Opening Reception: September 28th, 7 to 9 pm
Guston Abright is an American Postwar & Contemporary artist. Born in San Francisco, CA in 1985, Abright grew up in a Bay Area art studio. He attended Rhode Island School of Design, receiving a BFA for Illustration in 2009. After working as an artist assistant in Brooklyn for several years, he returned to the Bay Area in 2015 to share a studio with his older brother in Oakland. He works in a variety of mediums, with a primary focus on figurative oil painting.
“Compulsive documentation of daily life provides me with an abundance of photographic reference from which to work. I mine my personal photo library for subject matter, and process that imagery through digital and analog collage. I manipulate source material rooted in my daily visual experience to create biographical mashups that are part absurdist and part memoir. While portraiture remains at the core of my practice, the resulting images often contain both the familiar and the surprising.
At times I adhere closely to an original image, and at others I see new fictional narratives emerge from a distorted world. By making paintings from personal photos I’m curating and preserving a collection of my experiences, as one might in a scrapbook. These oil paintings give new life, energy and meaning to a glut of superfluous imagery that would otherwise languish in digital limbo, be lost to the depths of a hard drive, boxed in a dusty attic or shoved under the bed.”
Julie Smiley was born in Crescent City, California in 1977. Smiley’s main work is in oil painting, though she has often mixed media. Smiley completed an MFA in Visual Arts Education from Ohio State University, received her teaching credential from Humboldt State University, CA, and has dual BAs in Studio Arts and Communication Arts from Gordon College, MA.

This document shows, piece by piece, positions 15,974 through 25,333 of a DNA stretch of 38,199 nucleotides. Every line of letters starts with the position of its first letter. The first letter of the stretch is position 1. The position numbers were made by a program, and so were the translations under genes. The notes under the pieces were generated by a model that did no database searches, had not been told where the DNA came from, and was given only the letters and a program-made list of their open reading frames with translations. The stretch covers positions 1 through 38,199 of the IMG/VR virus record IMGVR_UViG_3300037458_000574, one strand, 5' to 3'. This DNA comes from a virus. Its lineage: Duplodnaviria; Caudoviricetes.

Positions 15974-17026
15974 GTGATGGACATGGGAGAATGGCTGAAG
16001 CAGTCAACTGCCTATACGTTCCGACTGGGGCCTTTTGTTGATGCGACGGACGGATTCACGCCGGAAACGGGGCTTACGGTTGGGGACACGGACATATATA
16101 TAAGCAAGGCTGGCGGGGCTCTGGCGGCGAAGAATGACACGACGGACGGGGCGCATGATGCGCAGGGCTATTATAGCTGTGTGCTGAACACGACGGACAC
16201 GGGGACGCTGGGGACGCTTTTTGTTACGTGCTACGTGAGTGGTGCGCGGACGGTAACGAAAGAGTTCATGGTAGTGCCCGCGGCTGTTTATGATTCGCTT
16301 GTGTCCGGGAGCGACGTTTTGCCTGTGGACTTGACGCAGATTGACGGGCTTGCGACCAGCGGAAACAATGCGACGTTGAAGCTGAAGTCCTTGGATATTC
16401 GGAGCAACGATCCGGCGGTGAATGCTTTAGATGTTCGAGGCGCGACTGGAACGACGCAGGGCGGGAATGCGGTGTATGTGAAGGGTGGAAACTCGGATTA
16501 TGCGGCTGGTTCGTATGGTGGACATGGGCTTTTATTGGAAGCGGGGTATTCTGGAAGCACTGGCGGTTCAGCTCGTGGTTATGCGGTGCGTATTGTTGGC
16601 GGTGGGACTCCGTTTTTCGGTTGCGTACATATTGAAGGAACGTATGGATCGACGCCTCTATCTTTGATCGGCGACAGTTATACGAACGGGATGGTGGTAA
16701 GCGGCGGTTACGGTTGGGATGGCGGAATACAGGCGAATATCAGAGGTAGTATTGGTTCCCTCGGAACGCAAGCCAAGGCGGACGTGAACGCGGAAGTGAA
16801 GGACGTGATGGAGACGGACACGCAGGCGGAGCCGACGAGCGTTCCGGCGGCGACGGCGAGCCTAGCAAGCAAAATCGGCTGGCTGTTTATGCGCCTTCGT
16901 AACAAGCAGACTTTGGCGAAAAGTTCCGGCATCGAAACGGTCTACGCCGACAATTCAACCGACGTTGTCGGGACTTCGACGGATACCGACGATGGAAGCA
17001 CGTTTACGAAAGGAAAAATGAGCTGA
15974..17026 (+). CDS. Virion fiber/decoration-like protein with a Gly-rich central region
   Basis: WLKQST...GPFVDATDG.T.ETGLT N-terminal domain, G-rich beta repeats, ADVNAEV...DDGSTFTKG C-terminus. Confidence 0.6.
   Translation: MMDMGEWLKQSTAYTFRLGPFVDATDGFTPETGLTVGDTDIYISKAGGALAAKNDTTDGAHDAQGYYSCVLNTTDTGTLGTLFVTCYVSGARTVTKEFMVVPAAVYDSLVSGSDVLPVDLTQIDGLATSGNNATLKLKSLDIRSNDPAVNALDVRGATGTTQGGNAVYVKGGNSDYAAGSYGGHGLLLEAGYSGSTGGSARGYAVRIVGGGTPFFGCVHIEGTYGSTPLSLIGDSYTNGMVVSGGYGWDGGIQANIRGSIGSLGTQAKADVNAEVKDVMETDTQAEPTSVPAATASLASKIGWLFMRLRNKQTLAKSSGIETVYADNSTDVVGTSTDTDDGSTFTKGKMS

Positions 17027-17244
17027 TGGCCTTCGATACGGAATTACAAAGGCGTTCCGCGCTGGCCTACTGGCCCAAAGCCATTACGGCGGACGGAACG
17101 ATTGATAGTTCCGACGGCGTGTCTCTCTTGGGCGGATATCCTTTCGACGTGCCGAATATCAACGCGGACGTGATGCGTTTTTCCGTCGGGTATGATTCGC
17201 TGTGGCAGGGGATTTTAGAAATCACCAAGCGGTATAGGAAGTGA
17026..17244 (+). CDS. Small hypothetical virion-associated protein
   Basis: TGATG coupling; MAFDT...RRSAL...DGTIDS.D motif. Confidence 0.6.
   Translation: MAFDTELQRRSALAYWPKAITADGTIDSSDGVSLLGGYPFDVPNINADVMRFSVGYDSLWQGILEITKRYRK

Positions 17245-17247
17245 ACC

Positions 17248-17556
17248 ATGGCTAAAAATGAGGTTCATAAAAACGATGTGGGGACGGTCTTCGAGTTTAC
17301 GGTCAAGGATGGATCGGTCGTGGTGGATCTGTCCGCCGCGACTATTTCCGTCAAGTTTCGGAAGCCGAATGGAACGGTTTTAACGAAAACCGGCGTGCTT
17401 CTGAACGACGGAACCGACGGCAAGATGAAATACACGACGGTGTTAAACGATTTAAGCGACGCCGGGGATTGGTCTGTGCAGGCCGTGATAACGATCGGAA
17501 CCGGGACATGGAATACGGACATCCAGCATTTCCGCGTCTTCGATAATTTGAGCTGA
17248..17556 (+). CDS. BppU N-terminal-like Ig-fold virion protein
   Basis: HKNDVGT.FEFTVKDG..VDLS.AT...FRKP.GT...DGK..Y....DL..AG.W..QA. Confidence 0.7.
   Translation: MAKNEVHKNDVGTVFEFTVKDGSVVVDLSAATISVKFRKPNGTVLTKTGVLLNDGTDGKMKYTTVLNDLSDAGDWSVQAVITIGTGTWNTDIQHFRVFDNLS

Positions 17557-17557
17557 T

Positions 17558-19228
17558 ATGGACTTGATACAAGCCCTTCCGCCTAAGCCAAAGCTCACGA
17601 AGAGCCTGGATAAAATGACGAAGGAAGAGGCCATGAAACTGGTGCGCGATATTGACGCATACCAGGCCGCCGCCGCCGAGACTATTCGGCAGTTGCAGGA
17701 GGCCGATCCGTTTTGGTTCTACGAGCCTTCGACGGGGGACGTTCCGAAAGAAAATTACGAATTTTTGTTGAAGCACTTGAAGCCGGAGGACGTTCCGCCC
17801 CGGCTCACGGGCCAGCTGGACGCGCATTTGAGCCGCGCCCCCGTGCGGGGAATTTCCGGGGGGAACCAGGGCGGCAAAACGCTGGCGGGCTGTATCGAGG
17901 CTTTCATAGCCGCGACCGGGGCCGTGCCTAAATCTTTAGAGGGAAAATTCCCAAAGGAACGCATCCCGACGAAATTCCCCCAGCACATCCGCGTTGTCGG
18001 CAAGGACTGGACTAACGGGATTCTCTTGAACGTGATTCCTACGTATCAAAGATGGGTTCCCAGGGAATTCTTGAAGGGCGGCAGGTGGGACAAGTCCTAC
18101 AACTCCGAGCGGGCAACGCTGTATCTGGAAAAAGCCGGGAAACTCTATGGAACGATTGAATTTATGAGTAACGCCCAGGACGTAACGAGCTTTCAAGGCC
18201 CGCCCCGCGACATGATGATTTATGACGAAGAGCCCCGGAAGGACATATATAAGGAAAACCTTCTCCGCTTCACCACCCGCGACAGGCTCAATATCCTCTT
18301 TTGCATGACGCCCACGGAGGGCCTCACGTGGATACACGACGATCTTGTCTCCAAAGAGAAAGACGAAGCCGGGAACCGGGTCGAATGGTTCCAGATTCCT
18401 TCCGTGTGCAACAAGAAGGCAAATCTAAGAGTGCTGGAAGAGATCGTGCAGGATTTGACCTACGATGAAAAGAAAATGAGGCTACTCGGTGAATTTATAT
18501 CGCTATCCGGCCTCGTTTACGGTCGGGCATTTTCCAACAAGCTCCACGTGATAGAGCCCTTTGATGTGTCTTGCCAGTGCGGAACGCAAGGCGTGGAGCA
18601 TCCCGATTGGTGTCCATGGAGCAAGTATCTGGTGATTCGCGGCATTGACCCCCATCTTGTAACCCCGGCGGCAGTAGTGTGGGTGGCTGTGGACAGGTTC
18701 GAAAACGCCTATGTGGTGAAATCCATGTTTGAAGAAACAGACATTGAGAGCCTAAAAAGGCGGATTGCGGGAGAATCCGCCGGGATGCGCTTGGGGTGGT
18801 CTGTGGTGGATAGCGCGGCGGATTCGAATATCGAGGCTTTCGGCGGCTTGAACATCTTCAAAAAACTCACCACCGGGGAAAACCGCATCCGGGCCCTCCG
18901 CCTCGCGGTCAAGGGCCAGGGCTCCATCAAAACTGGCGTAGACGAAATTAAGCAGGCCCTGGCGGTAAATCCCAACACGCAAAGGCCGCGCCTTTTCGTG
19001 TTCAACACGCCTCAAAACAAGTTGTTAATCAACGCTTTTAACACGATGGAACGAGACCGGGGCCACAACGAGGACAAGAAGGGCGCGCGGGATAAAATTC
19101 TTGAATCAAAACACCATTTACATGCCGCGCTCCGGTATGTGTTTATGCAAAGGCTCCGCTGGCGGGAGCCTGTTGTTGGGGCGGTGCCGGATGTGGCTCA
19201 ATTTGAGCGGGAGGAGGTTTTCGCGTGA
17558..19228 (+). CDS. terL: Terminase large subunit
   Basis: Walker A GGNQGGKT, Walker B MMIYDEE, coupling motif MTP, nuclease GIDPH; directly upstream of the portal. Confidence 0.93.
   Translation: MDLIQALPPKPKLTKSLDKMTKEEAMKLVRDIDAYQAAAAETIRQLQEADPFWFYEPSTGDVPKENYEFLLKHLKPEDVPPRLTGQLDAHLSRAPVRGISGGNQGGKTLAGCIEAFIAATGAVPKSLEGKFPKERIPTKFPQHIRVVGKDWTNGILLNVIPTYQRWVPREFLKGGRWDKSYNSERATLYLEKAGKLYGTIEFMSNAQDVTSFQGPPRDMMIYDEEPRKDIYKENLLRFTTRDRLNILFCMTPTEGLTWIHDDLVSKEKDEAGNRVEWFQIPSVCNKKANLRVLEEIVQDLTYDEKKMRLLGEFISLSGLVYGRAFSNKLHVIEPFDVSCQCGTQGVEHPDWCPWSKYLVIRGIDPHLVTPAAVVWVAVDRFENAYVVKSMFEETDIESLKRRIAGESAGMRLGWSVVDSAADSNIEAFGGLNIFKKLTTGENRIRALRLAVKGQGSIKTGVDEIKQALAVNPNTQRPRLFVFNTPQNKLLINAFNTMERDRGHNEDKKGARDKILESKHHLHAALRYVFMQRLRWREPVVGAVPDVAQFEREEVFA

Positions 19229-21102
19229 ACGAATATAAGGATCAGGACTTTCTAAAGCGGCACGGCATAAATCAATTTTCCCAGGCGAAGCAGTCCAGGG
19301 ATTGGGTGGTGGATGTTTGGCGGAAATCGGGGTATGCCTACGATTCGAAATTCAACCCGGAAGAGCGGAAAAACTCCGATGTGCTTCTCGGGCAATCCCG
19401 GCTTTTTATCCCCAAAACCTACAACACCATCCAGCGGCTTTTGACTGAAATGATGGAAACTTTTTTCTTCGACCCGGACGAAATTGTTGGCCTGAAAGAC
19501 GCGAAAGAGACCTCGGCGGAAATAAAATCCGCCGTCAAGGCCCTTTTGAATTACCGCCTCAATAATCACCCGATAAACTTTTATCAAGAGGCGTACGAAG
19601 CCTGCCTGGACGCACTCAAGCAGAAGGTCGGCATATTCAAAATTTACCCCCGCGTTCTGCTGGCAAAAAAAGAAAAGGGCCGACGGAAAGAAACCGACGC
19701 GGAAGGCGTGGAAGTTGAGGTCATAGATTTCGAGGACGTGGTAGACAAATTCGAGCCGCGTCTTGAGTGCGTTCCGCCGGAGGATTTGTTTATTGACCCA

Smiley’s work is greatly influenced by her sensitivity to relationships between people and physical spaces, and ideas of social and personal control. After teaching high school arts and starting a family in the last decade, her current work focuses on the local landscapes.
Beat Generation & Beyond
September 25 – October 26
The connecting theme through art from the Beat Generation was the element of collaboration – poets, musicians, artists, filmmakers, dancers and thespians all socialized together, which made the San Francisco renaissance all that much more exciting. Beginning in the late ’30s in West Coast art, there is an accumulation of events that suggests how readily Surrealism and Dada had been embraced by California artists.
Just as they were occurring on the West Coast, Happenings began to emerge in newly formed hangouts on the East Coast—cafes, galleries and bookstores were meeting places for artists and poets to share ideas and present. Jack Kerouac, John Cage, and the Black Mountain College students and instructors collaborated on performance and exhibitions similar to those happening on the West Coast. The interdisciplinary exchange of artistic ideas spread across the country heralding a new era of creative expression. These artists truly had a lyrical vision; they combined theater, music, painting, poetry, film, assemblage and sculpture. Their intention was to keep the galleries open at all costs, and in doing so, gave artists in San Francisco a place to express their creativity freely.
This collection is the premier Beat movement exhibition in the region. Combining visual art and ephemera, this multidisciplinary celebration evokes the true spirit of the Beat art movement. Beat Generation exhibition which includes broadsides, books, sculptures, and paintings. It also includes never-before-seen photos and ephemera of Jack Kerouac, Michael McClure, Joan Brown, Manuel Neri, the Six Gallery, and the King Ubu Gallery. Among the most notable Beat artists are also Miriam Hoffman, Wally Hedrick, Hassel Smith, Seymour Locks, Manuel Neri, José Ramon Lerma, Ralph Du Casse, Charles Strong, Roy De Forest, Clayton Pinkerton, George Herms, Betty Bishop, and David Park.
The exhibition runs from September 25th to October 26th at the John Natsoulas Gallery in downtown Davis. Don’t miss the opportunity to experience this rare collection of work!
What others are saying:
“I don’t know of anyone else who is doing this level of interdisciplinary collaboration between the visual, musical and literary arts. It is truly great work.”
– Joyce Jenkins, Poetry Flash
“Those for whom the San Francisco Beat phenomenon is merely the stuff of legend can get a taste of the real thing.”
– Kenneth Baker, San Francisco Chronicle